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Journal of the Chilean Chemical Society

versión On-line ISSN 0717-9707

J. Chil. Chem. Soc. vol.61 no.3 Concepción set. 2016 





1 Department of Analytical and Inorganic Chemistry, Faculty of Chemical Sciences, University of Concepción, PO Box: 160-C, Concepción, Chile
Department of Chemistry, Faculty of Sciences, University of Chile, PO Box: 653, Santiago, Chile.
* e-mail:


A simple and sensitive kinetic spectrophotometric method was developed for the determination of ciclopirox olamine in pharmaceutical formulations (cream). The method is based on the oxidation of ciclopirox olamine with KMnO4 in alkaline medium to form K2MnO4, a bluish green color compound, at ionic strength controlled and room temperature. The reaction is monitored measuring the rate of change of absorbance at 610 nm. The absorbance-concentration plot corresponding to synthetic pharmaceutical samples (cream) was rectilinear, over the range of 0.32 - 10.0 μg mL-1, with detection and quantification limits of 0.095 μg mL1 and 0.32 μg mL1, respectively. Different experimental parameters affecting the development and stability of the reaction product were carefully studied via factorial screening and optimized by univariate method. The determination of ciclopirox olamine by the fixed time method is feasible and more advantageous with the calibration equation obtained at 30 min. The proposed method was validated for the application of the determination of the drug in pharmaceutical sample (cream).

Keywords: kinetic, spectrophotometric, ciclopirox olamine.



Ciclopirox olamine (CXO), 6-cyclohexyl-1-hydroxy-4methyl-2(1H)-pyridona is a synthetic hydroxypyridone, with fungicide action of broad-spectrum that inhibits the growth of pathogenic dermatophytes (skin fungi, hair and nail) 1,2,3. This drug has a half-life of 1.7 h and renal excretion. Studies with human skin of corpses showed capillar penetration through the epidermis to the hair follicles and sebaceous glands, while a portion of the drug remains in the stratum corneum 4 and it presents systemic absorption when applied in cream 1% (CXO). The mechanism of action is related to its chelating action on polyvalent metal cations such as Fe (III) and Al (III) essential for two fungus enzymes, catalase and peroxidase 2,5. The USP has published two standard methods for the determination of CXO in pharmaceutical formulations, by HPLC 6 and spectrophotometry 7. Other methods reported include, HPLC 8,9 LC10 in raw material and lotions; micro-liquid chromatography 11 in topical formulations; spectrofluorimetry 12, amperometry in flow and batch injection systems 13, polarography 14,15, micellar electrokinetic capillar chromatography 16 and capillar electrophoresis with capacitively coupled contactless conductivity detection 17 in pharmaceutical formulations; and LC/MS/MS in human nail 18. The development of new analytical methods requires accurate results and sensitivity in the analytical determination, and therefore are mostly used methods of high cost and technical complexity from this perspective is important to develop inexpensive methods such as kinetic spectrophotometry, these methods has comparable levels of accuracy and sensitivity to the methods above mentioned 19. Only few works in analytical procedures based on kinetics especially for pharmaceutical in biological fluids has been published in the last decade 20. Furthermore, these methods present sensitivities selective due to the measurement of the increase in the absorbance in time function instead of the measurement of an only one absorbance value 21. This work describes the development and validation of kinetic spectrophotometric methods for the quantification of CXO in pharmaceutical formulations (cream), using the monitoring of the reduction of KMnO4 with CXO in alkaline medium. In this reaction, the absorption band between 570 and 650 nm increases, this band corresponds to manganate (K2MnO4), the product of reduction of KMnO4 22. Consequently, it was found that the generation of this product is in function of the time and concentration of the reactants; this shows its analytical usefulness and develops a reliable and specific kinetic spectrophotometric method for the determination of CXO in pharmaceutical samples.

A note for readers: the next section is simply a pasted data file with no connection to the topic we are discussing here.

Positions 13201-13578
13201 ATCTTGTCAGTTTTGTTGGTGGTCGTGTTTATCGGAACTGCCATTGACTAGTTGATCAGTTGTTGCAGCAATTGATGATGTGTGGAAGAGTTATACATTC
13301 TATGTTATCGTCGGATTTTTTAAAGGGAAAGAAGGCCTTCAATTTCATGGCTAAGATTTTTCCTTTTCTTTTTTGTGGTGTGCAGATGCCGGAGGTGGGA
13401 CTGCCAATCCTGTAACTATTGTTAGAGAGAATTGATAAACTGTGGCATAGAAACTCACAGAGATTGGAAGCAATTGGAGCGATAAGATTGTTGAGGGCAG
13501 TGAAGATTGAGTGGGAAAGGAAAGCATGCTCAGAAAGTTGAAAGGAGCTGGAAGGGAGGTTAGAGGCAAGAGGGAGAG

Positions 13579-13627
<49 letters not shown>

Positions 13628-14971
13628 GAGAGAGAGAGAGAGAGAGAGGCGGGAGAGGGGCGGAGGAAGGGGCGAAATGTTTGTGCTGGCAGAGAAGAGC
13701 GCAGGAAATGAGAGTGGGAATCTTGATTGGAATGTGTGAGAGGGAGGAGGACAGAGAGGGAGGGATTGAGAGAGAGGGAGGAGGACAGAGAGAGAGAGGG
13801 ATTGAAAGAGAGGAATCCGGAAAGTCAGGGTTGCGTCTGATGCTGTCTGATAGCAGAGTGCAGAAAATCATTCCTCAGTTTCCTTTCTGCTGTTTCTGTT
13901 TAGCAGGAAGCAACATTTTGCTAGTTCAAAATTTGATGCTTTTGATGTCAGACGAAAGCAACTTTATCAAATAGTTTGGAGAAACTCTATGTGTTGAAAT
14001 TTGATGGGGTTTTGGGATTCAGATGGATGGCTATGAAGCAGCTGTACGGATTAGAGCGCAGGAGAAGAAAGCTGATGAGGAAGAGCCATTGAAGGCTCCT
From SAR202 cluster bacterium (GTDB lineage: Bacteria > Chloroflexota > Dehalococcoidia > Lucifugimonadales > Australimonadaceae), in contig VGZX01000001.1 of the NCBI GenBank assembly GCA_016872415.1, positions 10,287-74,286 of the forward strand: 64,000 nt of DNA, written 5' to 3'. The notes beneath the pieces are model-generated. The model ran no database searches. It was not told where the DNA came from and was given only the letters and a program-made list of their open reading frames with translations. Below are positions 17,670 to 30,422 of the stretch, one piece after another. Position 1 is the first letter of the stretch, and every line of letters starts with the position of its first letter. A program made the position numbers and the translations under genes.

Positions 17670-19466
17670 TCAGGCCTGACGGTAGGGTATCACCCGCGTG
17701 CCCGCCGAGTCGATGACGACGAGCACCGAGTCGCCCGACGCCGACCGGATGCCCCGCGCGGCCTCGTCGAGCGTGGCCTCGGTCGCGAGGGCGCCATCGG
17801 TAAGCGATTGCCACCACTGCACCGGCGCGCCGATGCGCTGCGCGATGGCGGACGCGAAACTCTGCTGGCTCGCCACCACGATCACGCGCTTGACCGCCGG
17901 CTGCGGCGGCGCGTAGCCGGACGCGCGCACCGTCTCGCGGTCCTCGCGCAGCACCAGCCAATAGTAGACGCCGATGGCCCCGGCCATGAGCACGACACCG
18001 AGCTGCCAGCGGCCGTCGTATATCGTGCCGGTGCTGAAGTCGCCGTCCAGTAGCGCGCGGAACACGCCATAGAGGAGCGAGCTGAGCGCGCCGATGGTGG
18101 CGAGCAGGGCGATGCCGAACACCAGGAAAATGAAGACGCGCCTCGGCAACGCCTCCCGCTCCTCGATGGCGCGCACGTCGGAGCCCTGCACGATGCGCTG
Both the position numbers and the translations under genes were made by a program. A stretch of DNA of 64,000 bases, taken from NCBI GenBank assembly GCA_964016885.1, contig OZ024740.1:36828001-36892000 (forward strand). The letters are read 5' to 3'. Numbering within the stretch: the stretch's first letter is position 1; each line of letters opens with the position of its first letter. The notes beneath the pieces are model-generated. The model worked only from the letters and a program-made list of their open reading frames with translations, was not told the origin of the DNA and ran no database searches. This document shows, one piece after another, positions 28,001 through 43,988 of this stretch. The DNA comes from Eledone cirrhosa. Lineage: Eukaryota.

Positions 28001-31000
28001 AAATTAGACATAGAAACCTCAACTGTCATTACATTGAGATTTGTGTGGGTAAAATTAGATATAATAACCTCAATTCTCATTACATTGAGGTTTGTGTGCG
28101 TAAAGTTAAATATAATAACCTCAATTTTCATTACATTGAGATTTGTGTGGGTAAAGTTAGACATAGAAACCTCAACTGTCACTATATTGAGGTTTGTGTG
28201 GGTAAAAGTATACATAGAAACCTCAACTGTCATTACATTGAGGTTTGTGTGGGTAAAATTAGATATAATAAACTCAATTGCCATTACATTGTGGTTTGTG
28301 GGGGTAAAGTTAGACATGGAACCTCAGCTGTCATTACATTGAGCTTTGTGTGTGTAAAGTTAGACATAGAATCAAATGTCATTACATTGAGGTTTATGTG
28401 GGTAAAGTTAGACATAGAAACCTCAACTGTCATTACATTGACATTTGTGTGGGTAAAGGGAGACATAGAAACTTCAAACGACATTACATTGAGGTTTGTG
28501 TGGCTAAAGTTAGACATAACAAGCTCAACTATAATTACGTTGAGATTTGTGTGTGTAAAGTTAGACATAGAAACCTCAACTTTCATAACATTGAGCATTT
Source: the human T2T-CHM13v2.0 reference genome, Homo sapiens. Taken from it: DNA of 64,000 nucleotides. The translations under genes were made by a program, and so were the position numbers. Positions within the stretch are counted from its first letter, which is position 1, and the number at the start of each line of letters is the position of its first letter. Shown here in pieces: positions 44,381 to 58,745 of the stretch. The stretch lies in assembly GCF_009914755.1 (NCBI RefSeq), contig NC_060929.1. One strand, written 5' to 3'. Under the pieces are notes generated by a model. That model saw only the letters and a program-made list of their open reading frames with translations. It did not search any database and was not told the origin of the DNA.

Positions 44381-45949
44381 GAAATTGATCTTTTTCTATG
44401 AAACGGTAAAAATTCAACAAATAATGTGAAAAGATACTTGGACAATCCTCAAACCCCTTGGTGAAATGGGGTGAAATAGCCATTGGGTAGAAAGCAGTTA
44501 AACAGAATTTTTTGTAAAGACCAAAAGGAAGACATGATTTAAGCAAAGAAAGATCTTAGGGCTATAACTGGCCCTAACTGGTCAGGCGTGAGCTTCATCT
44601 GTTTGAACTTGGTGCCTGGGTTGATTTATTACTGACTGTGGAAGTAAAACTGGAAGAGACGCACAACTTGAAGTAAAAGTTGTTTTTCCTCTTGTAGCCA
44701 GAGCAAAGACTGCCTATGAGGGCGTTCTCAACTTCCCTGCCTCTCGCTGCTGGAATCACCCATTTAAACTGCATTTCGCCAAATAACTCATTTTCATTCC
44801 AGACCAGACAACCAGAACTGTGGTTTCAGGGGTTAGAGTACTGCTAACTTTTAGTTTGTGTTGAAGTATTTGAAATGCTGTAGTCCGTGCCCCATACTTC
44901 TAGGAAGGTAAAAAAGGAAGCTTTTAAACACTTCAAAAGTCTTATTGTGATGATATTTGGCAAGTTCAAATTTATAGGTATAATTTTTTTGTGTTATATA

2.1. Instruments

A Shimadzu UV-1603 double beams spectrophotometer with 10 mm quartz cells was used for measurement of the absorbance. For all solutions, the spectra were recorded on the range between 190-800 nm against blank, using sampling intervals of 0.2 nm with a scan speed of 480 nm min-1. The spectral data were processed by Shimadzu software kit Ver. 3.7 (P/N 206-60570-04). The pH measurements were realized with Oyster™ pH Meter (Measures pH: 0.00 to 14.00; pH Accurate to 0.02 and pH and resolution of 0.01), before and after each one of the assays carried out. The solid samples were weighted with a ± 0.01 mg of uncertainty using a Sartorius R 200D balance.


Figure 1. Ciclopirox olamine (CXO).


2.2. Reagents

CXO was purchased from Sigma-Aldrich®, all reagents were of analytical reagent grade and all solutions were prepared with Milli-Q water. Stock solutions of 1.0×10-3 mol L-1 of CXO was prepared by dissolving 15.0 mg and diluted to 50 mL in NaOH 0.01 mol L-1. The same solution was used to prepare other ranges of concentrations by appropriate dilution using the same NaOH solution. KMnO4 0.02 mol L-1 aqueous solution was used. NaOH 2.0 mol L-1 aqueous solution was prepared.